Talking about "blowing up airliners"... recall Orlando Bosch (recently deceased) who blew up an airliner in 1976 killing all on board... as well as committing numerous other bombings, kidnappings and shootings over a period of many years? He lived quietly in Florida as a free man without being charged for any of his terrorist acts. One of his terror associates, Otto Reich, was appointed by the George W. Bush Administration as Assistant Sec. for Western Hemispheric Affairs: Appointing a known terrorist associate is not not exactly an appropriate signal for an administration whose primary agenda was fighting terrorists? Even for your fevered authoritarian leanings, that is a big blooper, surely?

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Terrorists seek to increase it. In my opinion, anyone who cannot acknowledge this obvious truth does not deserve to be part of the conversation.

True... but for all terrorists? Obviously you subscribe to the duplicitous version... ie *some* terrorists deserve to be thrown to the sharks, while others go on the lecture circuit at >$25,000 a pop, or live freely, immune to all criminal etc. etc. charges

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Following that, AQ itself has stated previously that "you value life, we value death."

Verifiable link please, to that statement?

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So there are clear differences as acknowledged by the enemy itself. But I suppose that statement was a just a concoction of Bush Administration? All part of the PR campaign, right sammi?

Well, both the prior and current administrations have not exactly distinguished themselves as "paragons of honesty and transparent government". And now, when convenient, we assume that they are being 100% honest as regards terrorism. That is quite a leap of faith. I am not prepared to go that far, without the evidence to support their claims.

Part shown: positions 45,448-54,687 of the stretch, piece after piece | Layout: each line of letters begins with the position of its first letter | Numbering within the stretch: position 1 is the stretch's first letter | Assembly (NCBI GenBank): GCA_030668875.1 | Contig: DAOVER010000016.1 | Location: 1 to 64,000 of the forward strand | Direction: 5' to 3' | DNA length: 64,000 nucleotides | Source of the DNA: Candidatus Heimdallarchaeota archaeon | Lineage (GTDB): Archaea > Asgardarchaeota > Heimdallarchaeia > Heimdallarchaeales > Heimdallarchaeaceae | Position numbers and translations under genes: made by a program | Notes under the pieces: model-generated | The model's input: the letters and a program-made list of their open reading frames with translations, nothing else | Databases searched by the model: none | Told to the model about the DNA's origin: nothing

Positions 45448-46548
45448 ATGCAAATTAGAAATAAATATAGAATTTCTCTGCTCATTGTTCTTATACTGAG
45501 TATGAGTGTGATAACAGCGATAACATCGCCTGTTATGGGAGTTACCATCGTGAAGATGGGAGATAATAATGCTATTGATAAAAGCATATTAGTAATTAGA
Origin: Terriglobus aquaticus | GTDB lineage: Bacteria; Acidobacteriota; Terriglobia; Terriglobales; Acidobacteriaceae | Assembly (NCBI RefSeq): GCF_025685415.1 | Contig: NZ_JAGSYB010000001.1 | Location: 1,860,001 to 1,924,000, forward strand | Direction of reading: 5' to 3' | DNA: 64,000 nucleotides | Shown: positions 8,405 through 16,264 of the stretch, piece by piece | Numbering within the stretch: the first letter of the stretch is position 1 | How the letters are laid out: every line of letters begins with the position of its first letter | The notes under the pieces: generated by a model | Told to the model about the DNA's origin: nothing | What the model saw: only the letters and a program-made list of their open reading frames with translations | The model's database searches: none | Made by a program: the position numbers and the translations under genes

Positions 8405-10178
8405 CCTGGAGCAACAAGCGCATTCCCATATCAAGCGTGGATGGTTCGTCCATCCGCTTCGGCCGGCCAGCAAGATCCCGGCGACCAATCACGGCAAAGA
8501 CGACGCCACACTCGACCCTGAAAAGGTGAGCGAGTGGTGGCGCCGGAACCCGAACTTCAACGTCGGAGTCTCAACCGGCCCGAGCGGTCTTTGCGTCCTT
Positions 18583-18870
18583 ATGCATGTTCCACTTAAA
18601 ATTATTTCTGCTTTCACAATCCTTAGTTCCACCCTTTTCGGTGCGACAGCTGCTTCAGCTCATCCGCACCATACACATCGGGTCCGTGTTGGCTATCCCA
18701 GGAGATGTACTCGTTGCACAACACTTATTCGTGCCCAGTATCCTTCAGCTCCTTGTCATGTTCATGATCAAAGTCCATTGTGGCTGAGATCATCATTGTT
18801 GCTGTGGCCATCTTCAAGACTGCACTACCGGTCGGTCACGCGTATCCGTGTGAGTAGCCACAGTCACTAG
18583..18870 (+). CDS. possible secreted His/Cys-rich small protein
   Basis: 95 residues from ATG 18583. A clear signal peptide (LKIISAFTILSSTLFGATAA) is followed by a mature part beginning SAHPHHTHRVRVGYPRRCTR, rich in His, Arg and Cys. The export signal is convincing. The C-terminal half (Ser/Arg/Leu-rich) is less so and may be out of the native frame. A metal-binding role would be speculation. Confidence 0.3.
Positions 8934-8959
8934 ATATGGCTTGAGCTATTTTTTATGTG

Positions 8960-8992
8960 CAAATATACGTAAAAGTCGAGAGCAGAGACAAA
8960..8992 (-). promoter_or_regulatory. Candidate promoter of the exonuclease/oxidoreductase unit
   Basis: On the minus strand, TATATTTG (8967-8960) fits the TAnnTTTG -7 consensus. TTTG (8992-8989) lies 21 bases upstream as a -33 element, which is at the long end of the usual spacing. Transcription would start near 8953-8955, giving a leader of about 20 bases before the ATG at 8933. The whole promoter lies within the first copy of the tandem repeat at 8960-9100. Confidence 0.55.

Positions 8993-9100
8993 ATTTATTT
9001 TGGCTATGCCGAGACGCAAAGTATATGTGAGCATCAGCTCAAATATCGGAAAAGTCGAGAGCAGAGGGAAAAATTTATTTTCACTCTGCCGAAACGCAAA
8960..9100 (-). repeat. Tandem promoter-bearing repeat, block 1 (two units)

And one last comparison, as regards the "Bin Laden assassination": a quote from Noam Chomsky:

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We might ask ourselves how we would be reacting if Iraqi commandos landed at George W. Bush's compound, assassinated him, and dumped his body in the Atlantic. Uncontroversially, his crimes vastly exceed bin Laden's, and he is not a "suspect" but uncontroversially the "decider" who gave the orders to commit the "supreme international crime differing only from other war crimes in that it contains within itself the accumulated evil of the whole" (quoting the Nuremberg Tribunal) for which Nazi criminals were hanged: the hundreds of thousands of deaths, millions of refugees, destruction of much of the country, the bitter sectarian conflict that has now spread to the rest of the region.
"We've never made the case, or argued the case that somehow Osama bin Laden was directly involved in 9/11. That evidence has never been forthcoming". VP Cheney, 3/29/2006. Interview by Tony Snow
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"We've never made the case, or argued the case that somehow Osama bin Laden was directly involved in 9/11. That evidence has never been forthcoming". VP Cheney, 3/29/2006. Interview by Tony Snow
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post #260 of 292
Quote:
Originally Posted by tonton View Post

The problem with this is not that we think "terrorists" deserve due process, it's that we think people deserve due process before we can rightfully identify them as terrorists. And we cannot apply this due process of identification to merely some people, we must apply it to all people.